top of page
  • Chris ORourke


Gillian McCarthy and Robbie O'Connor in Hentown. Photo uncredited


It's a Living Thing

There’s a moment in “Hentown” when a distraught man prays in whispers as he sits alone on a tenement stairwell. High above, the agonized cries of a woman reverberate along the walls and landings as he looks up helplessly. Soon the crying stops, there’s a moments silence before heavy footfalls echo down from the wooden steps above. Sounds heard in a tenement stairwell have unique characteristics. There’s a hollow, haunting, almost breath like quality making them at once distant and familiar. In "Hentown" these sounds are again made manifest in an extraordinary production that is both staggering as spectacle and an exhilarating experience. One which examines the tenements and those who lived there. Buildings that, at one time, often housed hundreds, and came to define a city and its people.

To celebrate the opening of Dublin City Council's Tenement Museum Dublin in early November, ANU Production’s immersive, site specific “Hentown” sets about making the distant familiar. Set in parts of the premises for the Tenement Museum Dublin on 14 Henrietta Street, “Hentown” is a stunning production rich in the experiences of tenement life. Director Louise Lowe takes the year 1963 as a jumping in point, a year which saw a Pope die, J.F. Kennedy visit Ireland, and some of the worse rainfall in Dublin’s history. Torrential downpours that led to two tenements collapsing on Bolton Street in June 1963, with loss of life. A few weeks later two more collapsed in Fenian Street, again with loss of life. In the weeks that followed hundred of families found themselves evicted from their unsafe tenement homes. Some were moved out to the suburbs, to places like Finglas and Ballyfermot, providing they qualified. Those who didn't qualify got rounded up and herded into Griffith Barracks, which became a glorified internment camp. Meanwhile, lives, loves, families, friends, communities, and an entire way of living was discarded amidst the rubble.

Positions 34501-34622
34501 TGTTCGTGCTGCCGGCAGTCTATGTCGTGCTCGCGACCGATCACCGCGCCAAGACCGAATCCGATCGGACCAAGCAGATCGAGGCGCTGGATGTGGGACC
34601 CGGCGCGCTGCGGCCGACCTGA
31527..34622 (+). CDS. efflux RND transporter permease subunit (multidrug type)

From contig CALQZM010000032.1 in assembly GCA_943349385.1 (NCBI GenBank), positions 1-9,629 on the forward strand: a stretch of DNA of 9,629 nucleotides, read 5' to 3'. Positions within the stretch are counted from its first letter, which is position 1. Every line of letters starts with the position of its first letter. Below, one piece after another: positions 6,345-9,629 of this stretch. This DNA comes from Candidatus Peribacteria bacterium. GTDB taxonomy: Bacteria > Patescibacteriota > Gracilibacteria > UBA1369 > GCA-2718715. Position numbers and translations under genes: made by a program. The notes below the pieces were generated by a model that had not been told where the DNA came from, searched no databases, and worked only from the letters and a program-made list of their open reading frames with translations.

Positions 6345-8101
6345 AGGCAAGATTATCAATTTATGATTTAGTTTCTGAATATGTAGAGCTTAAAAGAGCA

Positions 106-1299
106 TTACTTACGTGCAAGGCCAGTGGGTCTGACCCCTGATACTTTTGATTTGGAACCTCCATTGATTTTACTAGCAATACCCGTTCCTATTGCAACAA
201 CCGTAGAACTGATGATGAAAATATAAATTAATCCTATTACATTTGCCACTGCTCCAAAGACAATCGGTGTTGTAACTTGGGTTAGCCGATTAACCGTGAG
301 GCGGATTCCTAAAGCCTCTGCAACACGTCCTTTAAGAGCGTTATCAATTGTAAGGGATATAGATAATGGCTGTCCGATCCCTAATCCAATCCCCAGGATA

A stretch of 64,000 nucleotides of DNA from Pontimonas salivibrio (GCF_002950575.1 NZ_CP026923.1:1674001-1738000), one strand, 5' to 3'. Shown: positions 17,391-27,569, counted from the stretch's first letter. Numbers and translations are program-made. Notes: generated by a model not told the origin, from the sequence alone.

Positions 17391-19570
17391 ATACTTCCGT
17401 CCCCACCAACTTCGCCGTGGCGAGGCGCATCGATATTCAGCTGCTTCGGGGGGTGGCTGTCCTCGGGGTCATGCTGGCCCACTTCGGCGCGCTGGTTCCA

Gillian McCarthy in Hentown. Photo uncredited.

While “Hentown” remains grounded in the details of history, it’s real strength lies in giving voice to those who lived that history, told through a series of interwoven stories. Stories known only too well by an older generation, that need to be heard by generations yet to come. Like that of the newly wed lad’s lad, Git Stafford, and his adorable bride Nancy, celebrating their bridal party in the house Git grew up in. A party short lived when everything they know is taken away. Then there’s their neighbour Christy Doyle, a man with a birdcage rescued from Bolton Street, yet unable to rescue himself, or his wife, from the fate that awaits them. Sharing in this sense of a loss so large it goes beyond the personal, Gerry Keeley, and his wife Kate, square off like two gunslingers, their future as a family hanging by a thread. Gerry thinks there’s some sense to the idea of moving families out of the tenements. Kate is having none of it and will board herself in rather than be thrown out of the only home she’s ever known.